Global support behind Dotcom arrest

New Zealand Police officials said that the recent arrest of Megaupload founder Kim Dotcom ((Born Kim Schmitz) in Auckland was the result of a high-profile operation involving several months of planning.

Kim Dotcom and three others were arrested in January as a part of a global operation led by the Federal Bureau of Investigation (FBI) targeting alleged large-scale criminal copyright infringement and money laundering around the world.

The arrests, carried out by the Organised and Financial Crime Agency New Zealand (OFCANZ) and New Zealand Police, followed a mutual legal assistance request from the US Department of Justice to arrest individuals for the purpose of extradition.

Assistant Commissioner (Investigations-International) Malcolm Burgess aid the assistance procedure is used internationally by law enforcement agencies to facilitate investigations into transnational crime.

“A reciprocal arrangement means we can also use it to gather evidence when we investigate actions off-shore by individuals or entities who offend against New Zealand law.”

Termination phases were simultaneously carried out in nine countries including New Zealand, Australia, Philippines, Hong Kong, Germany, Canada, Netherlands, UK and US.

OFCANZ Taskforce Leader Detective Inspector Grant Wormald said that although FBI led the global investigation, it adopted the ‘hands-off’ approach in New Zealand since the agency does not have jurisdiction to conduct investigations in this country.

“Our police have a good reputation for being competent and capable. This operation reinforced our long-standing relationships with international law enforcement agencies,” he said.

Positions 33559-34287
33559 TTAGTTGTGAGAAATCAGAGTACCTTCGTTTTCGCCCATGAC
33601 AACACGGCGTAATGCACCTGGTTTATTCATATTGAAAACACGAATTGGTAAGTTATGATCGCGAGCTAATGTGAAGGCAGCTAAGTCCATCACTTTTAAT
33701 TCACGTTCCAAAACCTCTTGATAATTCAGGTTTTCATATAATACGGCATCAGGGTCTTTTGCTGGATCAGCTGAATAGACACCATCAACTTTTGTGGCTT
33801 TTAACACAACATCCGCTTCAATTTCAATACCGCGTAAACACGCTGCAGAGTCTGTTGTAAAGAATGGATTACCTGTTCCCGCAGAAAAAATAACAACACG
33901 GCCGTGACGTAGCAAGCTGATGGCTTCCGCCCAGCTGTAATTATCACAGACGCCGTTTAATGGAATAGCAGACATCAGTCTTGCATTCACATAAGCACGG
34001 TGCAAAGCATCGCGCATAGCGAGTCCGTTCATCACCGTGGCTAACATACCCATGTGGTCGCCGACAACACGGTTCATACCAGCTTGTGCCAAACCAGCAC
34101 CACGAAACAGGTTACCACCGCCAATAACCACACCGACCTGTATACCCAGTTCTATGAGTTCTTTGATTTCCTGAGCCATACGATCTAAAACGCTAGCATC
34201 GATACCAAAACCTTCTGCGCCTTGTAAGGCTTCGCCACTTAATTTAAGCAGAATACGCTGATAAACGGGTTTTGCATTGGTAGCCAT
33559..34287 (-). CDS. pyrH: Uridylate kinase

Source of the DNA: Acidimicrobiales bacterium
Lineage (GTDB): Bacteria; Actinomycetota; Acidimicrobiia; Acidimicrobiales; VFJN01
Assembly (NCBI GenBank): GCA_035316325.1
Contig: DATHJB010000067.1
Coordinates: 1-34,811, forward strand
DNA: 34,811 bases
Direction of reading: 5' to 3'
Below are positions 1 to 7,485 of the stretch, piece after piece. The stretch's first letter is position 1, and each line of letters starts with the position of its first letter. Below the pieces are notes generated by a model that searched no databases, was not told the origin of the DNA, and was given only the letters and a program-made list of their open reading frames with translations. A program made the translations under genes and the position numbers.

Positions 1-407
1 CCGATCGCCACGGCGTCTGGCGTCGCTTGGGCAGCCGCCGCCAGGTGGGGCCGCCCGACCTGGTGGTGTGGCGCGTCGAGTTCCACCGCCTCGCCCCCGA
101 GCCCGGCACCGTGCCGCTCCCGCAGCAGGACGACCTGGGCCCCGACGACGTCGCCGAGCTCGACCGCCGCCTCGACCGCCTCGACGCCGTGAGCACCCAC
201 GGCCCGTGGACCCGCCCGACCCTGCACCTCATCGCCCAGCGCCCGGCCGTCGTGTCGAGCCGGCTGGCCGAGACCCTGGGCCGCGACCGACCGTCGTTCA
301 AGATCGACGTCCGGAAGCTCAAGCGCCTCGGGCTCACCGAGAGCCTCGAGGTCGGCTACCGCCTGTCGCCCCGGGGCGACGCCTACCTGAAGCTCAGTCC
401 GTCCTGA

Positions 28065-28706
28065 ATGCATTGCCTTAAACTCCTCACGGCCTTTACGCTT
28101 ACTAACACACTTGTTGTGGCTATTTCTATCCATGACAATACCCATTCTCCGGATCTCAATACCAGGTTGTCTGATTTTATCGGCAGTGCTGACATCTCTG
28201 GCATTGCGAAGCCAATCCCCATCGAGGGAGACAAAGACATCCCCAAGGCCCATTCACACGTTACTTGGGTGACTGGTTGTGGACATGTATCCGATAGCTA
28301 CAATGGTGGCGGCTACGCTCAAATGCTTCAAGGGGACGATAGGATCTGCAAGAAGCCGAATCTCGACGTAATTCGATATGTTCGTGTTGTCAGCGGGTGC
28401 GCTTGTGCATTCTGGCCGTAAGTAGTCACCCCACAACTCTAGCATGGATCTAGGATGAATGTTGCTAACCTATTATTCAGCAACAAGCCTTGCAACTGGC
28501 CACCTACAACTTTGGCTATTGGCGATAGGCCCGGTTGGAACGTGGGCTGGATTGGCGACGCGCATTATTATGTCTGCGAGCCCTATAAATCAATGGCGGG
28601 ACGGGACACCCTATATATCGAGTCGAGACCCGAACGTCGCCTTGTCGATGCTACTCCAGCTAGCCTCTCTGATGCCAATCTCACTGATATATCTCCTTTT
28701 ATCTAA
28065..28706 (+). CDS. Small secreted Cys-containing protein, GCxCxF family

An OFCANZ team of five picked up the case last September and worked intently to meet their goal of a mid-January termination.

“The level of commitment shown by the OFCANZ investigative team was outstanding. We also benefitted from input by staff from several specialist groups who contributed their expertise before and during the termination phase.”

Ten search warrants were executed at addresses across Auckland and equipment including computers and documents were seized for evidential purposes. Luxury vehicles were restrained by the Official Assignee, along with artwork, electronic equipment and up to $11 million in cash.

Detective Superintendent Mike Pannett, New Zealand Police Liaison Officer in Washington, monitored termination activities around the world from the FBI’s Multi Agency Command Centre.

“Feedback on the New Zealand operation has been extremely positive from our international law enforcement partners including the FBI and US Department of Justice,” he said.

Source: New Zealand Police

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